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Does a DWI conviction mean someone can no longer drive?

On Behalf of | Jun 26, 2024 | DUI

Most traffic violations in Missouri only lead to citations. A police officer pulls someone over and writes them a ticket. That can be frustrating and expensive, especially if it is a more severe offense. The fine can be substantial, and the record of the citation could increase what someone pays for insurance.

Some traffic violations are so serious that Missouri prosecutes them as crimes rather than simply issuing a ticket. Driving while intoxicated (DWI) offenses are among the most serious traffic violations commonly reported in Missouri. A conviction or guilty plea can lead to a variety of serious penalties, including a criminal record.

The courts can incarcerate someone, order probation supervision and impose large fines for a DWI offense. The penalties for a DWI conviction might also include the loss of driving privileges. How long could someone potentially go without a driver’s license after a DWI conviction in Missouri?

A driver’s record determines the penalties

Losing driving privileges is a standard penalty for a DWI offense. The duration of a license suspension depends on the circumstances of a DWI arrest. Someone facing accusations of a first-ever impaired driving offense faces the most lenient penalties, while those with prior offenses are at risk of increased consequences.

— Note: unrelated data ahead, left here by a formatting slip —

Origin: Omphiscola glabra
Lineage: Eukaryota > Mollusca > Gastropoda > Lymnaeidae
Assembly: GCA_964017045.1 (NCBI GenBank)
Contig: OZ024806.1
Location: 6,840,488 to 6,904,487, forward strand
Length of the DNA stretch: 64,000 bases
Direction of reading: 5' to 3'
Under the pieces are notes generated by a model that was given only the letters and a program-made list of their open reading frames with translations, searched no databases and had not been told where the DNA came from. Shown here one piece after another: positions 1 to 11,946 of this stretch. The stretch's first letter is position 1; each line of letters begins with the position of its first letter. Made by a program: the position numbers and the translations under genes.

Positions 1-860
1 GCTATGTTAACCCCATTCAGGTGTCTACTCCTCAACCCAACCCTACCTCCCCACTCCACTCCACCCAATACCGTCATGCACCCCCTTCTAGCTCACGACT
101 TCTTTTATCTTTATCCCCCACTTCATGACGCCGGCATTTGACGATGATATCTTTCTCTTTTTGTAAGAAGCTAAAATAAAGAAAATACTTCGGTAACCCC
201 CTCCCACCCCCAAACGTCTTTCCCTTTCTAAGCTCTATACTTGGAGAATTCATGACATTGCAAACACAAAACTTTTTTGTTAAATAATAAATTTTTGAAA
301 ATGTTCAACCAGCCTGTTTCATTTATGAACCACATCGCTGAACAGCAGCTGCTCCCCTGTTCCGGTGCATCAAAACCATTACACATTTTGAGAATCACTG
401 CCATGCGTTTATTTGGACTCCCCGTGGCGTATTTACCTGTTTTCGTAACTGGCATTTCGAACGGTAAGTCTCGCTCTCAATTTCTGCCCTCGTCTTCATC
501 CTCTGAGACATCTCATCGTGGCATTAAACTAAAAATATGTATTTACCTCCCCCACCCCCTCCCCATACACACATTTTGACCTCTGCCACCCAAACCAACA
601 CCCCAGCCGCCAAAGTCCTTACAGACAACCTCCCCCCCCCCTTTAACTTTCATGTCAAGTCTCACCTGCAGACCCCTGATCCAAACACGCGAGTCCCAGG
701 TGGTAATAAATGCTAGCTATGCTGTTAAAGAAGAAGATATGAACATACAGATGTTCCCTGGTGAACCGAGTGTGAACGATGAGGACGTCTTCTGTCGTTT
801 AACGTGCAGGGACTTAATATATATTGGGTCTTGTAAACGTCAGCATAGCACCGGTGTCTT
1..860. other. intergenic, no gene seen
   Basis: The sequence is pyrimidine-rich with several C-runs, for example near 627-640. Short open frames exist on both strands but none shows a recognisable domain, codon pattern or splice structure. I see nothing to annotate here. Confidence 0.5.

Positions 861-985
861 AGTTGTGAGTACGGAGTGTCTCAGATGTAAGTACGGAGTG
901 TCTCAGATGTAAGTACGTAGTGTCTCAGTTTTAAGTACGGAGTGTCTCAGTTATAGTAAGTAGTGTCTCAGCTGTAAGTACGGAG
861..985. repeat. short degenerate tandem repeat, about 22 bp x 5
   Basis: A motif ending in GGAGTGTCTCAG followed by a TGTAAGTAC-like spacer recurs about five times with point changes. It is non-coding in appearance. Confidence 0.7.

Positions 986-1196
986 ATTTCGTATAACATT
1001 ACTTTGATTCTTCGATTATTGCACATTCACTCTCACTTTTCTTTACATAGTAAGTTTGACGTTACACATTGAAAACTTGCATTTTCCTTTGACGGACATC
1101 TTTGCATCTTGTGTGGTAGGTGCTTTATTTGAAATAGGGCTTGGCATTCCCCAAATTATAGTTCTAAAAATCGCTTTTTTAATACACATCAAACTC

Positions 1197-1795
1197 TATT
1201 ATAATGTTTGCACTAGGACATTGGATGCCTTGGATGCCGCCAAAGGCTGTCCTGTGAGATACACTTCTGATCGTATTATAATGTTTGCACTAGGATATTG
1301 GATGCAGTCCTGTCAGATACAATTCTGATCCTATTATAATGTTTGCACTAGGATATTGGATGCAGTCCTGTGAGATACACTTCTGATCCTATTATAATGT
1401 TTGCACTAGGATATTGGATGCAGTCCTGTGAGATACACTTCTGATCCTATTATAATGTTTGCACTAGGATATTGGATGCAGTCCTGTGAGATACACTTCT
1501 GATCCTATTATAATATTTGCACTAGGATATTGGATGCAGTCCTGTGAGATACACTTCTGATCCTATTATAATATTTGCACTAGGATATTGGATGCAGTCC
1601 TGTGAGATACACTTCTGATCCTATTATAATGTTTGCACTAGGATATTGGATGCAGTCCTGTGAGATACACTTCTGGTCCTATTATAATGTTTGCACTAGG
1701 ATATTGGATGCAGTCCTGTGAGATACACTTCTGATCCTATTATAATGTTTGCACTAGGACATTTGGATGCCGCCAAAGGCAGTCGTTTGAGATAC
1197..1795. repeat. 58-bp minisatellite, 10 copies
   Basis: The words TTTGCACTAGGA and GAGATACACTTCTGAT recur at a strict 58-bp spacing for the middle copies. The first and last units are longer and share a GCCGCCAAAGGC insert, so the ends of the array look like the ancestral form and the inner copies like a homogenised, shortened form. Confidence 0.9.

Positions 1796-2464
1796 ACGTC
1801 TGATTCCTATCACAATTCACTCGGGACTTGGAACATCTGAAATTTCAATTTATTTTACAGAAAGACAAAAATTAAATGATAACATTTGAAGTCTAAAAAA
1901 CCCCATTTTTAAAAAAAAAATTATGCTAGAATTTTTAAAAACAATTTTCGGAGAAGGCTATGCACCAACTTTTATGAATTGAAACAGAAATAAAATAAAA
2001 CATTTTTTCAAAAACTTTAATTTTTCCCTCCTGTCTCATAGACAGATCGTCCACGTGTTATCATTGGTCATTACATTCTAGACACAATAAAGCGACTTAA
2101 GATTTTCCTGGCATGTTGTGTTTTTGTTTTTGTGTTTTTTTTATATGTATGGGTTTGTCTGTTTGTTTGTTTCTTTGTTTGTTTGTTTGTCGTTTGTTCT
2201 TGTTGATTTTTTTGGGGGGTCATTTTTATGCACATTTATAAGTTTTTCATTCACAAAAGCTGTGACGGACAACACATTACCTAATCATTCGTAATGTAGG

A first DWI conviction can lead to a 90-day license suspension. Some drivers may qualify for restricted driving privileges. A second DWI conviction within five years of the first could lead to someone losing their license for up to five years. A second DWI that occurs more than five years after the first could cost someone their driver’s license for a year. Third and subsequent DWI offenses tend to carry enhanced license penalties and often lead to felony charges.

Securing restricted driving privileges can be a better option than completely losing driving privileges in many cases. Drivers generally have to be proactive about regaining their licenses. The license suspension is an automatic process unless a defendant and their lawyer intentionally intervene in the process. Those hoping to preserve their driver’s licenses likely need to look for a way to defend against their DWI charges accordingly.